PERHAPS THE saddest snapshot yet regarding the state of the 2009 Raiders came in the fourth quarter Sunday. A scattered and agitated few stood in the damp Coliseum air, rain dripping from their ponchos, crying out for the third-string quarterback.
That would be Charlie Frye.
You know Charlie Frye. He's the guy who in one year as a starter in Cleveland, threw 10 touchdowns and 17 interceptions and was NFL's 27th-rated passer. He was chased out of town, traded to Seattle in 2007 and signed by the Raiders in June.
Frye has distinguished himself for his current team by sitting in on meetings and carrying a mean clipboard.
Yet he was perceived by many as the only man with a chance to rescue their team from JaMarcus Russell and the wretched unraveling (not all of it his) unfolding before their eyes. It was as if any chance for a victory rested on having ABJ at quarterback.
Anybody but JaMarcus.
Russell's performance, however, was but one factor in this galling 34-13 loss to Washington. Forced into action when starter Bruce Gradkowski suffered injuries to both knees late in the first half, Russell played as he has for most of this season. He was neither dynamic nor productive.
But the second half of this game was so much more than just another episode of Bad JaMarcus. It exposed yet again the fragile psychological tightrope on which the Raiders (4-9) constantly stagger.
It was just
The most important thing for the Raiders on this day, then, was pride. And standing up for themselves and for what they represent. And playing to satisfy their own competitive hearts.
Yet they were sloppy early, missing tackles in bunches, committing costly penalties (75 yards on nine in the first half), watching a pass drop through the usually reliable hands of tight end Zach Miller deep downfield.
"That's not us (and) that's not been us," Cable said of the penalties. "But again, we had an opportunity to win a game here ... and we did not take care of business. The penalty thing just kind of falls in line with that."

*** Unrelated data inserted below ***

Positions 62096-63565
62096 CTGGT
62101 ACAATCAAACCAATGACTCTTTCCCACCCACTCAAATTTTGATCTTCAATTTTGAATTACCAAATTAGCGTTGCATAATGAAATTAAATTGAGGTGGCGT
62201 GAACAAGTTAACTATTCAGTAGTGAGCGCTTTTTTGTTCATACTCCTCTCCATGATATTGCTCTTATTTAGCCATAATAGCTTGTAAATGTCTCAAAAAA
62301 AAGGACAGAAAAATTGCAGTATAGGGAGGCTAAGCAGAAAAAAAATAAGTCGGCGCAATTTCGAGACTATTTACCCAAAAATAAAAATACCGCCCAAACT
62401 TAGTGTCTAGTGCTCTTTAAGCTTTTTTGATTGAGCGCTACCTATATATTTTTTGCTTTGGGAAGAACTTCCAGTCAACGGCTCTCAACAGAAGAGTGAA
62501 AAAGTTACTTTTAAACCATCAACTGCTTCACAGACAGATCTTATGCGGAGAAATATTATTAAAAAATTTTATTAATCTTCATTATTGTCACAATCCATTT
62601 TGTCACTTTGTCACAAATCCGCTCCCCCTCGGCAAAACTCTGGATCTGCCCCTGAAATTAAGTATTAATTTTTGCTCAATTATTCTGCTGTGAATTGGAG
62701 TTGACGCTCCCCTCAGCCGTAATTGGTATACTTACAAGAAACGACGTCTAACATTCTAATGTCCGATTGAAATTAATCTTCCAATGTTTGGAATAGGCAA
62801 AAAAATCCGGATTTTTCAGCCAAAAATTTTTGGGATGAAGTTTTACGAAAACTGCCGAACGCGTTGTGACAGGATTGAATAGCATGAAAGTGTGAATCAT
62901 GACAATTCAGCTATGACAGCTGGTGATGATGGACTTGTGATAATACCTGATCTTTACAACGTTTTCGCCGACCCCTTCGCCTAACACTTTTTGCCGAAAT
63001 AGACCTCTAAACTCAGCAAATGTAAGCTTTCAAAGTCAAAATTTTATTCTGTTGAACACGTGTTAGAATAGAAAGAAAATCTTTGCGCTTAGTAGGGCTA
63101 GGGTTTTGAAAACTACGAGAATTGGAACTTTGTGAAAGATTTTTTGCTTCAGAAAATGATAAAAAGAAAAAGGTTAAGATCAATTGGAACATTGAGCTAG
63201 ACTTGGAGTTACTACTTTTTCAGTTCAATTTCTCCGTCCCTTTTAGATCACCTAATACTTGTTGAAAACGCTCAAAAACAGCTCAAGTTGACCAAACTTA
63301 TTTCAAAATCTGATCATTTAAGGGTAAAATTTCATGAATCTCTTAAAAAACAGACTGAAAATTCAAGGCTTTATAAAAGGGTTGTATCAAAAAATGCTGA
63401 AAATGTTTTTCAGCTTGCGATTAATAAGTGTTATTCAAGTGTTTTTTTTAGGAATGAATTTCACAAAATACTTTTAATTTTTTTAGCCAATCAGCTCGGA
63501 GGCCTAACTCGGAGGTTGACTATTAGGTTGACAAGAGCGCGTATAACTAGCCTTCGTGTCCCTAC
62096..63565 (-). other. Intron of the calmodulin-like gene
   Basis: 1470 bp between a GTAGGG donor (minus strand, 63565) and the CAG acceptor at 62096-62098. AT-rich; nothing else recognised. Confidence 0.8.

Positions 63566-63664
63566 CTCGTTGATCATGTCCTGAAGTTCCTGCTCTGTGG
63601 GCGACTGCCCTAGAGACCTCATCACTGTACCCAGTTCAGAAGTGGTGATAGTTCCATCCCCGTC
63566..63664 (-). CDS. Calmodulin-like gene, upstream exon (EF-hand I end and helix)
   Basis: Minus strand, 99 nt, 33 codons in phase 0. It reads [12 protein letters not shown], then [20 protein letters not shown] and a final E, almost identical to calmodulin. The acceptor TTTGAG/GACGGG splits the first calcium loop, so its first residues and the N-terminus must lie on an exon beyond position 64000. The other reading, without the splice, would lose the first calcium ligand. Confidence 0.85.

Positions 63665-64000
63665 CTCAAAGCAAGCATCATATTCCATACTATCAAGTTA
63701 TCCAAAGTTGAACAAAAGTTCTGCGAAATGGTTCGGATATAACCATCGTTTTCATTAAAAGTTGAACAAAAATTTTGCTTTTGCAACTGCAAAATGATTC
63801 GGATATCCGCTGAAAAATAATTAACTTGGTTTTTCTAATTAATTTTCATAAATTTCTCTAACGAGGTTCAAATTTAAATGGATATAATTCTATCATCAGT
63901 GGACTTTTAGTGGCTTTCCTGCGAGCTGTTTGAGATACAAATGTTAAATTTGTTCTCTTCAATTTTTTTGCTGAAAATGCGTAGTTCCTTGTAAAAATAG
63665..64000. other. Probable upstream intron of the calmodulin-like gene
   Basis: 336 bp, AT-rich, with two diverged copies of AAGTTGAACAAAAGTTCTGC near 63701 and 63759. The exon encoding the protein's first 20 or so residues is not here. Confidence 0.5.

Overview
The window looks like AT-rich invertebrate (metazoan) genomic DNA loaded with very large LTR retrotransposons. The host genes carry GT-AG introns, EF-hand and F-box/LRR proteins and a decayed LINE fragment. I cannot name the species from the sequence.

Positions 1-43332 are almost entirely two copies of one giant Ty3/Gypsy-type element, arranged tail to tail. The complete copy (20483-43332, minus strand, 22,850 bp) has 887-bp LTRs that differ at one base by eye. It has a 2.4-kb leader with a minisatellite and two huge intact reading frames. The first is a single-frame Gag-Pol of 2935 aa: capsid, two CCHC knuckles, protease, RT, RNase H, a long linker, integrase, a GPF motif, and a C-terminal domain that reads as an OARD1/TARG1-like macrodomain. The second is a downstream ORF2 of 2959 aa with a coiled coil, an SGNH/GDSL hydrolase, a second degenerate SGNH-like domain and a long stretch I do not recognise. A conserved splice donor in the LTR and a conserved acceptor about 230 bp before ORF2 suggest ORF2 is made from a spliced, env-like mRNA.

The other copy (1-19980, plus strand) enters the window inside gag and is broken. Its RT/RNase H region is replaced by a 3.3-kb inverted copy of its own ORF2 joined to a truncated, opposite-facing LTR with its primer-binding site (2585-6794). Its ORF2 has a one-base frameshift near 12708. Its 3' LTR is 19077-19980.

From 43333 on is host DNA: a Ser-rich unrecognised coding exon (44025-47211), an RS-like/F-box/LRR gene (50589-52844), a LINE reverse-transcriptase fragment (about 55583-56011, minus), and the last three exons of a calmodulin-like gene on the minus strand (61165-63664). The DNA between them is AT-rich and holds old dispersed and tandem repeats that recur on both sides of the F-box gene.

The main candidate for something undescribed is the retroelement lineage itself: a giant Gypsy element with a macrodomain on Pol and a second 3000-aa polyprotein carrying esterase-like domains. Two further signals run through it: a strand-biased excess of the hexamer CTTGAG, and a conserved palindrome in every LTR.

Moreover, the Raiders could not establish the run or protect their quarterback. Gradkowski was sacked twice, Russell six times.
Still, the Raiders hung around against a Washington (4-9) team that has struggled almost as badly for nearly as many years. Despite a 17-10 halftime deficit, the Raiders seemed very much in the game — until Russell stepped onto the field.
Accompanied by a chorus of boos from a crowd he lost months ago, JaMarcus immediately led the Raiders to a drive that ended with a field goal, narrowing the score to 17-13. His next drive was an unmitigated disaster, getting as far as the Washington 28 but concluding on a Shane Lechler punt on fourth-and-35 from the Oakland 47 with 2:30 left in the third quarter.
Just like that, the Raiders were done. They were outscored 17-0 and the rest of the way, the offense managing only one first down and the defense allowing 10 first downs and 141 yards. Washington ended up with its highest point total since 2006.
"There were some things we didn't do very well," Cable conceded. "I think we didn't play very well in the offensive line and the secondary. We didn't tackle well, too many penalties. There (are) a number of things there."
The only way one man's presence, a reserve quarterback no less, can suck the will of out of a team is if that team has a soft spine and faint heartbeat.
Then again, has this not been evident all season? Though linebacker Kirk Morrison's tendency is to stay optimistic regardless of conditions, even he conceded there is no positive spin for a team that has followed its four wins with losses by a cumulative score of 119-23.
"People look at everything we did last week," he said, referring to the comeback win at Pittsburgh, "and now (they'll say) it's a fluke."
This is how fans end up grabbing their skulls and screaming. They buy tickets and, too proud for outright resignation, end up pleading for the third-string quarterback.
"We want Frye!"
Is there a more vivid and poignant illustration of the hopelessness?